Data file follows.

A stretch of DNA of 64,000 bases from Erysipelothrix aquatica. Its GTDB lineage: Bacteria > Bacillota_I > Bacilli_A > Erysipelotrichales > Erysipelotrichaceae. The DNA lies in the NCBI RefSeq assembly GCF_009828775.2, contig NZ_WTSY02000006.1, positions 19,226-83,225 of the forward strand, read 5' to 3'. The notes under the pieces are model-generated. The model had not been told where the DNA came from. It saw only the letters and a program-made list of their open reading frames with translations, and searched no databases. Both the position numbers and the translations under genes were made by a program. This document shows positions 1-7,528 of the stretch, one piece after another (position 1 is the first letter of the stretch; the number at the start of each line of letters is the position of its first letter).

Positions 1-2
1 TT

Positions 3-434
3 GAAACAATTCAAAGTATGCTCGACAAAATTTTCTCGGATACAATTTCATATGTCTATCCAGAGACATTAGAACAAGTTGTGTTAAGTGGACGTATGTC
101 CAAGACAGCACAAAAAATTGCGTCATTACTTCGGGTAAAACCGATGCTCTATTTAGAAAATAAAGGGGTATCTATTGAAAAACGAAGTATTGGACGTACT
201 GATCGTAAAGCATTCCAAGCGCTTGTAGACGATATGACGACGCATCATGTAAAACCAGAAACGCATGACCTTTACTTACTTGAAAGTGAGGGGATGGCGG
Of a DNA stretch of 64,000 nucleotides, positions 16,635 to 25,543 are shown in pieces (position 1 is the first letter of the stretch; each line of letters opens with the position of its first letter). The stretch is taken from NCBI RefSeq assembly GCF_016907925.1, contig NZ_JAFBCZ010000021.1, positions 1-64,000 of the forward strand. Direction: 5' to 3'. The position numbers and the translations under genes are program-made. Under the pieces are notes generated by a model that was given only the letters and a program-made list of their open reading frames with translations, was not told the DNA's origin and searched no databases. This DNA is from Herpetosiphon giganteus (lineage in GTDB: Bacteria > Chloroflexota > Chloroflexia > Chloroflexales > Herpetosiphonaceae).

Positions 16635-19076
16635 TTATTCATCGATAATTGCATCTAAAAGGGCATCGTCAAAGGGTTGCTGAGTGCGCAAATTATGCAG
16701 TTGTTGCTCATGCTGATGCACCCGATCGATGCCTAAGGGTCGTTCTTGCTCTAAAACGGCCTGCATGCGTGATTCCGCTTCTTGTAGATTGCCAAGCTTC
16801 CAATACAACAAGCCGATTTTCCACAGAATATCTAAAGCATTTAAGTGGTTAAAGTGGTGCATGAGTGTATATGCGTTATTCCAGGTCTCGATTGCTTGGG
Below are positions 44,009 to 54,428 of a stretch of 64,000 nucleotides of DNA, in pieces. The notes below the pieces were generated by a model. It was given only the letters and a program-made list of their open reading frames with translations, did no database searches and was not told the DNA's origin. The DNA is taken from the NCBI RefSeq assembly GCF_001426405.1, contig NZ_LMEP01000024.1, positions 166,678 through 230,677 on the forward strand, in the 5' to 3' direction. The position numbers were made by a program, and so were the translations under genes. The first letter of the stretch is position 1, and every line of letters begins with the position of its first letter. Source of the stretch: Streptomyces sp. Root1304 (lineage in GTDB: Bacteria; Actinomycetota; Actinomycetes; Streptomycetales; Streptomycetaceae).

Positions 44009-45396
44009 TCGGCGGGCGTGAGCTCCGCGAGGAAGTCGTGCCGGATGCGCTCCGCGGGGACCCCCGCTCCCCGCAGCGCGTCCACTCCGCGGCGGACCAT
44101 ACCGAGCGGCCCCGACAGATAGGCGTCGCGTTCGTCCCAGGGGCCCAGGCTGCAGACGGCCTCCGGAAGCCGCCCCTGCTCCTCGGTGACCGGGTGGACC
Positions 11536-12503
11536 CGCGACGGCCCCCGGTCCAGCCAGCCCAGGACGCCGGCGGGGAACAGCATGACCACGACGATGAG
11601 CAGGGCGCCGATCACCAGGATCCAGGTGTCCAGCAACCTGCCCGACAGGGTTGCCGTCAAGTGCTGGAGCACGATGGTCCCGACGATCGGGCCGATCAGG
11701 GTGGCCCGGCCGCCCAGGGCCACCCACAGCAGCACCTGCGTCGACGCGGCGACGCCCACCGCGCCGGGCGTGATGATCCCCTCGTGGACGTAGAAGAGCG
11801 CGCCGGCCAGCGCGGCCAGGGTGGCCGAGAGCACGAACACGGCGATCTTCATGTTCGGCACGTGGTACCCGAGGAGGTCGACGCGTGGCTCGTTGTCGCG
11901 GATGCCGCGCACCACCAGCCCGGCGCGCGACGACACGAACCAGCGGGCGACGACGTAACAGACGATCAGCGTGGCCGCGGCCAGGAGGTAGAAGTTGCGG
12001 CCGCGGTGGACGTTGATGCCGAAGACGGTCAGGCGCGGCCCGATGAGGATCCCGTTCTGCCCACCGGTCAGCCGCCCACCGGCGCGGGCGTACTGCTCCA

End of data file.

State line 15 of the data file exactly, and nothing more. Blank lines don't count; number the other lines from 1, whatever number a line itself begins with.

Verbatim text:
44009 TCGGCGGGCGTGAGCTCCGCGAGGAAGTCGTGCCGGATGCGCTCCGCGGGGACCCCCGCTCCCCGCAGCGCGTCCACTCCGCGGCGGACCAT